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What Is Ondansetron HCl?

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  • Written By: Tricia Ellis-Christensen
  • Edited By: C. Wilborn
  • Last Modified Date: 30 November 2016
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Ondansetron HCl is an antiemetic drug, used to treat nausea or vomiting resulting from severe illness, such as food poisoning, and medications that may cause vomiting, like opioids, anesthetics, and chemotherapy drugs. The medication was developed by GlaxoSmithKline¬ģ in the 1980s and many markets had access to it by the 1990s. Like all drugs, ondansetron HCl can have side effects and drug or medical condition interactions, but it is considered very effective.

There are several different ways ondansetron HCl can be delivered. It is available by prescription in pill and liquid forms. Some of the pills can be used sublingually or under the tongue, and they may start working within a few minutes of use. The drug can also be injected or used in an intravenous drip. The maximum dosage per day is 8 milligrams, though many physicians now believe that a single dose can prevent vomiting for a full day.

The conditions for which ondansetron HCl is used are varied. It is considered exceptional in its prevention of vomiting in patients undergoing chemotherapy or reacting to very recent anesthesia. It also appears to help reduce nausea or vomiting in people who must take pain medications likely to cause it, like morphine or hydromorphone.

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Patients who come to hospitals with severe vomiting due to food poisoning may benefit from this drug. There is more debate about its use to treat conditions like seasickness or labyrinthitis. Some patients find it helpful for these conditions, but others benefit from a different antiemetic.

Some side effects of ondansetron HCl can be classed as mild. The drug may cause constipation or tiredness, and some patients feel dizzy or lightheaded when they take it. Patients don't have to report these effects unless they become bothersome. In contrast, doctors need to be notified immediately if patients develop spasms in the muscles, pains in the stomach, or changes to eyesight.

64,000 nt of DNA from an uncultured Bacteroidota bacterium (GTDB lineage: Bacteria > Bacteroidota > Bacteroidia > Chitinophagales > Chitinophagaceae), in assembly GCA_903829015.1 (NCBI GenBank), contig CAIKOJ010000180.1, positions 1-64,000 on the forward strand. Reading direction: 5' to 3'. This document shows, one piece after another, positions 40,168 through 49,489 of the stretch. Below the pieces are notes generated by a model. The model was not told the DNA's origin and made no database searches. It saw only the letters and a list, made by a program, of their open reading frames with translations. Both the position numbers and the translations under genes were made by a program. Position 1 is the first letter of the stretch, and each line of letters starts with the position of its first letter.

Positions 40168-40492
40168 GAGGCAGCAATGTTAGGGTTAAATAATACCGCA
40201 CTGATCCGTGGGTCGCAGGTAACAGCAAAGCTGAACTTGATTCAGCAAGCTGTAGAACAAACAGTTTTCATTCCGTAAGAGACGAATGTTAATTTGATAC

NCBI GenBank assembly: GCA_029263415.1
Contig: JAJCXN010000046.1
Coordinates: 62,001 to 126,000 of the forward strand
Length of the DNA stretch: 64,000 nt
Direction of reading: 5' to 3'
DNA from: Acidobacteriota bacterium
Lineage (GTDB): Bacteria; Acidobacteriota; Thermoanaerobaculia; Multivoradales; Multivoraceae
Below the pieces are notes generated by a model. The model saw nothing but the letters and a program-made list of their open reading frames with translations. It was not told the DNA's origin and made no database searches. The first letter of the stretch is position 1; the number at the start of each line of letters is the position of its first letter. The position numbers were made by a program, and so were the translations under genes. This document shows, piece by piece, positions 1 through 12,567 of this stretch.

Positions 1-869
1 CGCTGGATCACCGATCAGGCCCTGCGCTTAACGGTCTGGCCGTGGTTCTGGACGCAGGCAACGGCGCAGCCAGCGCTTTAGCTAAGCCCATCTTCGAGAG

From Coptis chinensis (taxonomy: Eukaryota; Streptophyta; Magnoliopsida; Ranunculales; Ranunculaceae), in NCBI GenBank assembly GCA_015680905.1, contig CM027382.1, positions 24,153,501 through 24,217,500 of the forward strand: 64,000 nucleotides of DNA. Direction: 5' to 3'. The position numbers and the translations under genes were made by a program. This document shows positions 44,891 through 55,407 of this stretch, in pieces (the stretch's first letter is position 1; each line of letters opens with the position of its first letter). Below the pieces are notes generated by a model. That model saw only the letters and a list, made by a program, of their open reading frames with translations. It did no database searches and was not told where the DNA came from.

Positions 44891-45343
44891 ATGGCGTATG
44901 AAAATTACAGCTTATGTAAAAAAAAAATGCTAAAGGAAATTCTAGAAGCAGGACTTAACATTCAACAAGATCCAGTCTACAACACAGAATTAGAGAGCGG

A few very rare, but medically emergent, side effects of ondansetron HCl exist. If patients notice severe dizziness, heart rhythm changes, or chest pain, they should get emergency help. Some patients may be severely allergic to the drug and should get medical treatment immediately if they develop hives, difficulty breathing, or swelling of the lips, face, and tongue.

This medication may interact with a few drugs and substances, including any that block production or release of serotonin. It is not advised people take ondansetron HCl with apomorphine, tramadol, or alcohol. Patients should review a list of all their medications with the prescribing doctor to rule out any other interactions.

Certain physical conditions may contraindicate the use of ondansetron HCl, too. People with stomach disorders, recent stomach surgery, or kidney disorders may have difficulties with this drug. Studies on whether ondansetron is safe for use in pregnant and nursing women aren't available. The medication should be avoided or used with great care in this population.

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